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Homeschooling Thru High School
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If you’re just beginning to homeschool or exploring new curriculum options, the huge market of materials and terminology may seem overwhelming. Browse “The Pros and Cons of Different Course Options” for guidance on courses to offer and teaching options to consider. Click here for a concise explanation of the basic types of homeschool instruction and a helpful overview of evaluating and choosing curriculum.

There are often two responses to any list of resources: some readers feel overwhelmed by the vast array of options; others feel cheated that the list did not include every available option. We've tried to hit a happy medium with this list. It's not intended to be comprehensive, nor a "creme de la creme" elite ranking system. It's simply a concise start to your search for the right curriculum; and, of course, we encourage you to carefully evaluate any educational resources before allowing your children access to them.

After determining what courses are required in your state and any additional courses you and your student think he should take, you're ready to start selecting curriculum. Some people find it helpful to check out an overview of curriculum and course options.

Most people purchase a year's curriculum at a time, but some prefer to buy everything at once. If finances are tight, there are several ways you can tap into the used curriculum market. Invite your student to join you in investigating the educational opportunities below, and enjoy the journey together!

Need help choosing a high school curriculum?

If you are a member of HSLDA you can talk to your high school coordinator. You can use the Contact Your Staff section of the members website or call (540) 338-5600. Not a member? Why not join today and here are some reasons why.

Complete Curriculums

These publishers offer a complete package of curriculum from grades K-12 covering most or all of the subjects necessary for high school. Curriculum usually includes student books, teacher's guides, workbooks, and even tests and quizzes. Check out the publishers' websites for catalogs and online ordering.

Correspondence Schools

Correspondence schools offer a variety of courses for high school students. It's possible to take all of your courses at home, and the correspondence school will provide testing, grading, record keeping, and usually a teacher/consultant should you have any questions. Most correspondence schools will also provide transcripts as well as diplomas.

Online Course Providers

There is a wide variety of online courses now available to homeschool students. These courses may be chosen “a la carte”—you pick and choose which classes you would like your child to take. The instructor spells out the requirements for the class, the method of evaluation, and the cost. Some online courses are more interactive than others—if interactivity is important to you, be sure to check this out before you sign up for a class. The University of Nebraska’s booklet, “Characteristics of Successful Online Students,” is a useful resource for parents and students that highlights the skills necessary to do well in online courses.

Online High School Courses

Online College Courses (Dual Enrollment/Distance Learning)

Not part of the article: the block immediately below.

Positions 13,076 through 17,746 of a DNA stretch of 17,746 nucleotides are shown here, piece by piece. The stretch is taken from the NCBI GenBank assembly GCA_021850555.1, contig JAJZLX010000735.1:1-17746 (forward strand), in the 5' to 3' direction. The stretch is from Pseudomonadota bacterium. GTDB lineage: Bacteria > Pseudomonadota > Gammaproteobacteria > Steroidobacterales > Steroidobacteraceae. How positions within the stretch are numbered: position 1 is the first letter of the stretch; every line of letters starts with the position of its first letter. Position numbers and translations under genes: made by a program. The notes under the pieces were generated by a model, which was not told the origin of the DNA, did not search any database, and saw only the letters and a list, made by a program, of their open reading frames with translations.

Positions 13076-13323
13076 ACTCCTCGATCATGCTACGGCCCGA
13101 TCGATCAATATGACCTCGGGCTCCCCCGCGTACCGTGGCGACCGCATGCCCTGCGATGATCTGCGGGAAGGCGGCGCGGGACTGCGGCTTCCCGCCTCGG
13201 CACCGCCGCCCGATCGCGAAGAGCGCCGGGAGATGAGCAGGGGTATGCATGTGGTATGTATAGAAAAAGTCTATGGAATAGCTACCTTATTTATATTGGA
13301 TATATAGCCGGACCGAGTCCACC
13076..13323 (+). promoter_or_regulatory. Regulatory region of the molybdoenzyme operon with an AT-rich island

Advanced Placement Courses Online

Advanced Placement (AP) courses are rigorous courses taken in high school but taught on a college level. The following resources will give you more information about AP® courses and tests to help you decide if this opportunity is right for your teen:

In order for homeschoolers to label courses as “Advanced Placement” on their high school transcripts, the course syllabus must be preapproved by the College Board's AP Central. (Advanced Placement® and AP® are trademarks and to use them without approval is illegal.) Besides studying the course material, students also prepare to take an Advanced Placement test administered through the College Board. If students score well enough on the AP test, they can earn college credit for the course. Individual colleges set their own policies regarding which AP tests they recognize and what score must be attained to receive credit. For more information see Testing.

HSLDA offers AP® courses through HSLDA Online Academy.

The following individuals/organizations offer AP® courses online to homeschoolers:

Individual Subject Curriculum

This list by no means covers all of the quality curriculum available, but it provides a starting point from which to investigate resources for high school courses. We add to our curriculum resource list regularly, so be sure to keep checking back. As you develop your teen’s high school plan, you will consider both core academic courses as well as elective courses.

Planning Resources:

Subject Index:






Business Courses

Church History


Computer Skills

Computer Science

Constitutional Law

Current Events


Driver’s Education



Fine Arts

Foreign Language

For guidance on resources to teach a foreign language: High School Foreign Language Study: Just the Facts, S’il Vous Plaît





Home Economics

Home Maintenance & Repair

Industrial Arts

Language Arts

As you develop your high school English courses, these helpful articles provide information and resources to equip parents to cover the basics.

Reading Lists: Some of the books and short stories on these lists are not suitable for every teenager, so we recommend that parents exercise discernment.